At that point, the dispute would have reached a state district court, which oversees condemnation hearings. A jury or a special panel appointed by the court would determine what Boulder would have to pay Xcel for the grid.
As the PUC tries to determine its role, others could emerge as the process moves forward.
One important player could be a third-party evaluator hired by the city to vet the work it has done so far. The independent reviewer could be hired early next year as the city moves on to the implementation phase, Boulder spokeswoman Sarah Huntley said.
The reviewer could either validate the city’s findings, make suggestions that lead to revisions or find “a fatal flaw” that convinces the city council to abandon the project, Huntley said.
The city also plans to keep the process open to public input, with opportunities for activists and the business community to participate, Huntley said.
Other state entities might weigh in on the process, but their impact remains to be determined and could be minimal.
The PUC has its own staff of advisers and analysts that can advocate positions before the PUC. The staff, frequently referred to as the “trial staff” in PUC filings, works with lawyers the state attorney general’s office assigns to provide it counsel.
The trial staff has advocated positions that would alter the course of municipalization if followed. In May, it suggested Boulder might need another election in which voters approve the city’s acquisition plan, but it has since reconsidered. It now agrees that the 2011 election was enough to give Boulder city council the authority to proceed.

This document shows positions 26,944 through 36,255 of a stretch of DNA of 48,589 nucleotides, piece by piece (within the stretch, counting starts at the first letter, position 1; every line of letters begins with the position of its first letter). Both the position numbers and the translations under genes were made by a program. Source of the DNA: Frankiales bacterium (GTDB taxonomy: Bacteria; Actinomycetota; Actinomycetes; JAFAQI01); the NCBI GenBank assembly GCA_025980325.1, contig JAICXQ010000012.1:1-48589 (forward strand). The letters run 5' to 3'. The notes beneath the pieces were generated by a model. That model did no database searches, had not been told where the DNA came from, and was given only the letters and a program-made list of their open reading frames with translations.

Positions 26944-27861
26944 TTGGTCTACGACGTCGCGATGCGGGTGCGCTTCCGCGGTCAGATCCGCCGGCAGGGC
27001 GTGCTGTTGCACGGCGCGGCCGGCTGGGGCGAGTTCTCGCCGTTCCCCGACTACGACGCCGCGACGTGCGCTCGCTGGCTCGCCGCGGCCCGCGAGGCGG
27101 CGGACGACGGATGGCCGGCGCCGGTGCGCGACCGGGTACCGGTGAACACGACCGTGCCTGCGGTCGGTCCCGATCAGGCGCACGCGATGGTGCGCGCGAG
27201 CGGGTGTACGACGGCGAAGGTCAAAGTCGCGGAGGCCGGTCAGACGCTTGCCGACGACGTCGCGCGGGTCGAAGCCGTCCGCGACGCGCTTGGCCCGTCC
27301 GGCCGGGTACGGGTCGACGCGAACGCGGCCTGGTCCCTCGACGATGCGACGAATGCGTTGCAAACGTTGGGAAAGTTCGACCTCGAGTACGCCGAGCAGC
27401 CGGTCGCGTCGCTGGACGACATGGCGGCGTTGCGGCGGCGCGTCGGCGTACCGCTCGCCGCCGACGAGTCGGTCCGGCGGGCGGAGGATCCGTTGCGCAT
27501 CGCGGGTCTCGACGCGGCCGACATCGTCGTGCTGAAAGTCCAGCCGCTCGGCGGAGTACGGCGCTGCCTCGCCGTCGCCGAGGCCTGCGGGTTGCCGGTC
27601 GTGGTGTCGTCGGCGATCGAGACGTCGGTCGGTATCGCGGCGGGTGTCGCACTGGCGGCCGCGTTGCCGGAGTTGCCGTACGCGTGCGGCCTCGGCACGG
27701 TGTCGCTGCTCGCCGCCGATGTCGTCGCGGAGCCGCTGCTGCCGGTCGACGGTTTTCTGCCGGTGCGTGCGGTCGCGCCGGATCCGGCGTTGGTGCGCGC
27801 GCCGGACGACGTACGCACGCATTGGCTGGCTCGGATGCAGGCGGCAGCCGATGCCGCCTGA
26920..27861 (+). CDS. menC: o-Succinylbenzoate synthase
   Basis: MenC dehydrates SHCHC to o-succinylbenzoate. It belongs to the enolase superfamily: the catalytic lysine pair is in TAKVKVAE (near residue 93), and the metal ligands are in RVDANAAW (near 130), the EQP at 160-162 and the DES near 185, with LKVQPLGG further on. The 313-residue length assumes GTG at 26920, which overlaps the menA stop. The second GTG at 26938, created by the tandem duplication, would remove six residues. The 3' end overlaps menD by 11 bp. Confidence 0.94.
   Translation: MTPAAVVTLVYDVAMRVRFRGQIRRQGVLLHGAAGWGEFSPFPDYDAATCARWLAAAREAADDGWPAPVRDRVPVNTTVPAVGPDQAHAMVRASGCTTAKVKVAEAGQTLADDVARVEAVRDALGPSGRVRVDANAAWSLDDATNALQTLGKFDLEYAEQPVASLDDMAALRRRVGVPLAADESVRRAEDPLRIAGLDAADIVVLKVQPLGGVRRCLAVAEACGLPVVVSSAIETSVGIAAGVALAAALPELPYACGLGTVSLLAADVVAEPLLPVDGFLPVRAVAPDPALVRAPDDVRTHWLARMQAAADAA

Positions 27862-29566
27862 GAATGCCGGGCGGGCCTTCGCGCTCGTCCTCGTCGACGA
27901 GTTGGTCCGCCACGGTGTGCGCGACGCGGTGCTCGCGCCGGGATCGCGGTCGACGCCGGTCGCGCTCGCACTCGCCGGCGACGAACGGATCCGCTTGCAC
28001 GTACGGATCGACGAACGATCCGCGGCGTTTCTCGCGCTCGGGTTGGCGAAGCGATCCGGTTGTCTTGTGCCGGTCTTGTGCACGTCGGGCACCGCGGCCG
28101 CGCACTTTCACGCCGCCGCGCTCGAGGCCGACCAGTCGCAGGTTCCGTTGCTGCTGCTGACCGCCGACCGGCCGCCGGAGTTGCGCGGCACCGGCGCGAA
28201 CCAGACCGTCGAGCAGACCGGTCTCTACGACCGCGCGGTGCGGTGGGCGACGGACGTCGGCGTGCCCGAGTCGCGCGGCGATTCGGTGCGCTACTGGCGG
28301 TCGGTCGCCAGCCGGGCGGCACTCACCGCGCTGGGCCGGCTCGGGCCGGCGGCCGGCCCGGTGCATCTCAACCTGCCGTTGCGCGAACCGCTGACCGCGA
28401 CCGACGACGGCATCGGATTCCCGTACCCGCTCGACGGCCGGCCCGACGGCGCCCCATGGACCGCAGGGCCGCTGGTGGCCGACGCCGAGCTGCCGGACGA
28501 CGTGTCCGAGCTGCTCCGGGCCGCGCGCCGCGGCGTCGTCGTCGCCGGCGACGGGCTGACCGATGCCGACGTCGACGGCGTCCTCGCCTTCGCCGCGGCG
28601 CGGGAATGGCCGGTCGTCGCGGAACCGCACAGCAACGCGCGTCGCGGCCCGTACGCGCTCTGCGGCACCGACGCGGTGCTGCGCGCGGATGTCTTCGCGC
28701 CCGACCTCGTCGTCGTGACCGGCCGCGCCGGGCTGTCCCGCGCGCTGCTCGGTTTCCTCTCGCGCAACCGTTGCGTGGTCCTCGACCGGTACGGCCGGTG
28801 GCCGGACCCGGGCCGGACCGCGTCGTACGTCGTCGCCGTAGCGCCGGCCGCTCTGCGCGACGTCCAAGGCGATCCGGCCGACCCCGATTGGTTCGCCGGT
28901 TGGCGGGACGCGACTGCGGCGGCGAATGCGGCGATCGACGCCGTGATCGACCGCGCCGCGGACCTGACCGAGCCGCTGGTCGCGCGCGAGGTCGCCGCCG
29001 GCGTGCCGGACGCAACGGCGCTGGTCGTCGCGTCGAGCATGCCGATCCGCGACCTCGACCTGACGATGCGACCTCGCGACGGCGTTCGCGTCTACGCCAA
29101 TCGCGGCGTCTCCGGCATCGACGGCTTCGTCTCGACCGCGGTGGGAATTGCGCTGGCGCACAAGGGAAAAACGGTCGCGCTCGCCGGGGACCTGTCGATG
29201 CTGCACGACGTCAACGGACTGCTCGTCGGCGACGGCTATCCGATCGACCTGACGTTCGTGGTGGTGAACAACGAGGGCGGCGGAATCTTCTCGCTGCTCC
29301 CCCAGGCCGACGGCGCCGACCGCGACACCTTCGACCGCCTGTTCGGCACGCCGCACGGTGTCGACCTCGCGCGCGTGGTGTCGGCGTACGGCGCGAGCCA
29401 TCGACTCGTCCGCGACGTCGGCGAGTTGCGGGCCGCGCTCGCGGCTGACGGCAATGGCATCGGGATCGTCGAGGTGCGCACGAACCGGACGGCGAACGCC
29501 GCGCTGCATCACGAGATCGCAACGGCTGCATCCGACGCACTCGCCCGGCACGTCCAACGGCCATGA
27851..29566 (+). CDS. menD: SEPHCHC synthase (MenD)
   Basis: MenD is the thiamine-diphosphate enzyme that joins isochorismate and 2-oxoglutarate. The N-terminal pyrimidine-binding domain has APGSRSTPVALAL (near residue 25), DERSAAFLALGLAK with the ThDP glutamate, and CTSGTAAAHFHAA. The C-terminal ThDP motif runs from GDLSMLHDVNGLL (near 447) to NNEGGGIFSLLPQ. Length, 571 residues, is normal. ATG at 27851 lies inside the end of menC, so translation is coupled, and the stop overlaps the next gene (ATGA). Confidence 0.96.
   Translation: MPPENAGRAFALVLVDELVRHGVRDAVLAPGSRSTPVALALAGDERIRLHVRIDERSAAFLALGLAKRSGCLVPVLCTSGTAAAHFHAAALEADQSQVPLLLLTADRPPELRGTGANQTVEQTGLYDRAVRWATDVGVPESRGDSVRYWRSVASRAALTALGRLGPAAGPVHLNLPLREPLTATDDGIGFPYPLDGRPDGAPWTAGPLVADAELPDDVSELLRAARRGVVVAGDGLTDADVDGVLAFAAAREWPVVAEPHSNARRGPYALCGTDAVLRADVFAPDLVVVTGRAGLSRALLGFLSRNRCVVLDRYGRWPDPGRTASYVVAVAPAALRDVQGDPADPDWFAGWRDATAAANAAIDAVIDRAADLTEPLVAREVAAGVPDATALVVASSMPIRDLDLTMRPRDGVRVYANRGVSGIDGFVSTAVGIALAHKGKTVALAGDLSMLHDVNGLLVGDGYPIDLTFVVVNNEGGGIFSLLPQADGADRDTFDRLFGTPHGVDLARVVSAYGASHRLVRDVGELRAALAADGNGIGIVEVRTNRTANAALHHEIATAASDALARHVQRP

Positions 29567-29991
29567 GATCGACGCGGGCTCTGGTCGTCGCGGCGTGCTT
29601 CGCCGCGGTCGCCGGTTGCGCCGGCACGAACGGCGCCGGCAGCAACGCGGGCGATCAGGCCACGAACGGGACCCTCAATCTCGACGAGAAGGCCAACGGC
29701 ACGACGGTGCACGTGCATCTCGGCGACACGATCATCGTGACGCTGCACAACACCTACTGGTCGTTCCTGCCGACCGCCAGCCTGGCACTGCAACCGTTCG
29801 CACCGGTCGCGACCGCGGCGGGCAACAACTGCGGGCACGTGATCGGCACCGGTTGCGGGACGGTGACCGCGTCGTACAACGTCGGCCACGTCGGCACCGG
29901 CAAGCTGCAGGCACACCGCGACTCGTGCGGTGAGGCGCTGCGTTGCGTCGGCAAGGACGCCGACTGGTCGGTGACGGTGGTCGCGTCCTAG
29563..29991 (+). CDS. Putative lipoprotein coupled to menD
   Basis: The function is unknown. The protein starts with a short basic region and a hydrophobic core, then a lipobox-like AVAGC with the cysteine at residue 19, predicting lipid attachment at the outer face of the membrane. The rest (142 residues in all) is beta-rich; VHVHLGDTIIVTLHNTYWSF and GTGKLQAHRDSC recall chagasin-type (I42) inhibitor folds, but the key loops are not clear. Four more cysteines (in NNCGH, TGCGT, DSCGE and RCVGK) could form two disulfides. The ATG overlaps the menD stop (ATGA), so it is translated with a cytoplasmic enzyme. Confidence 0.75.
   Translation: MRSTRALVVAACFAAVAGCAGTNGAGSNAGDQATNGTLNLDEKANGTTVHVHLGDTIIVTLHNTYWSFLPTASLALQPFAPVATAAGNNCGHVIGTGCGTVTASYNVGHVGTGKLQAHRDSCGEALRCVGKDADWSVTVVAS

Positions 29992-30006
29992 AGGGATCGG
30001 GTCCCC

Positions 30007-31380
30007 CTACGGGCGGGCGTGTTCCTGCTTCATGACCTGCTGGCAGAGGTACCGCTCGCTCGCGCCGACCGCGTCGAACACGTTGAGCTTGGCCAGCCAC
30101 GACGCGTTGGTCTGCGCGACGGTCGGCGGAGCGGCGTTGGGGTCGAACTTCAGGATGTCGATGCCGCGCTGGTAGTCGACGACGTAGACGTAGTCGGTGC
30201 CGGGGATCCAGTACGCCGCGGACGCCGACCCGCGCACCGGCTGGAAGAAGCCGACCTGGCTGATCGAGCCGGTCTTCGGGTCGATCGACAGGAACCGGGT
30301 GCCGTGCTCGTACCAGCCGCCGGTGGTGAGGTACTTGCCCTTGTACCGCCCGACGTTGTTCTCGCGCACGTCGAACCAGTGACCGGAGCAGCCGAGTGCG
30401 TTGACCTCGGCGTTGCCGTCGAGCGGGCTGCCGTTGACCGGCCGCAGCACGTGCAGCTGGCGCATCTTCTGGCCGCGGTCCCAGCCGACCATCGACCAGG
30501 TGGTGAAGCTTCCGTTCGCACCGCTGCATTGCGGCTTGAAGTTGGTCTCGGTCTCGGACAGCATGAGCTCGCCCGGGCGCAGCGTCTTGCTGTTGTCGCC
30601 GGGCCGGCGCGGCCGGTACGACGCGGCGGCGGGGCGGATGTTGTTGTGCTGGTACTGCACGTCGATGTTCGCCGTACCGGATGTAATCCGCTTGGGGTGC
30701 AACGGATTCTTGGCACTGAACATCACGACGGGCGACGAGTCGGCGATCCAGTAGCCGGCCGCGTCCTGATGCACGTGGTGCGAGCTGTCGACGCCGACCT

In August, the trial staff said the PUC should make Xcel Energy place a value on its Boulder assets and submit the total to the PUC by the end of the year. Xcel Energy’s response is that it should not have to disclose a valuation until after Boulder has condemned the property and proposed its own valuation.
Although the trial staff takes positions and its members are PUC employees, the commissioners and administrative law judges do not base their decisions on the trial staff’s recommendations, PUC spokesman Terry Bote said. The trial staff’s recommendations are weighed alongside those of all the other parties, Bote said.
The Office of Consumer Counsel is another body that can make recommendations to the PUC. The OCC is part of the Department of Regulatory Affairs, and its purpose is to represent residents and small businesses before the PUC. It too gets its legal advice from lawyers appointed by the attorney general’s office.
Although lawyers from the attorney general’s office represent both PUC staff and the OCC, it is up to the respective offices to decide what positions it takes, said Carolyn Tyler, a spokeswoman for the attorney general. The relationship between the entities is analogous to that between clients and a law firm, she said, with the attorney general’s office acting as the state’s law firm.
Filings made by the OCC or PUC trial staff should not be construed as opinions independently reached by the attorney general, Tyler said.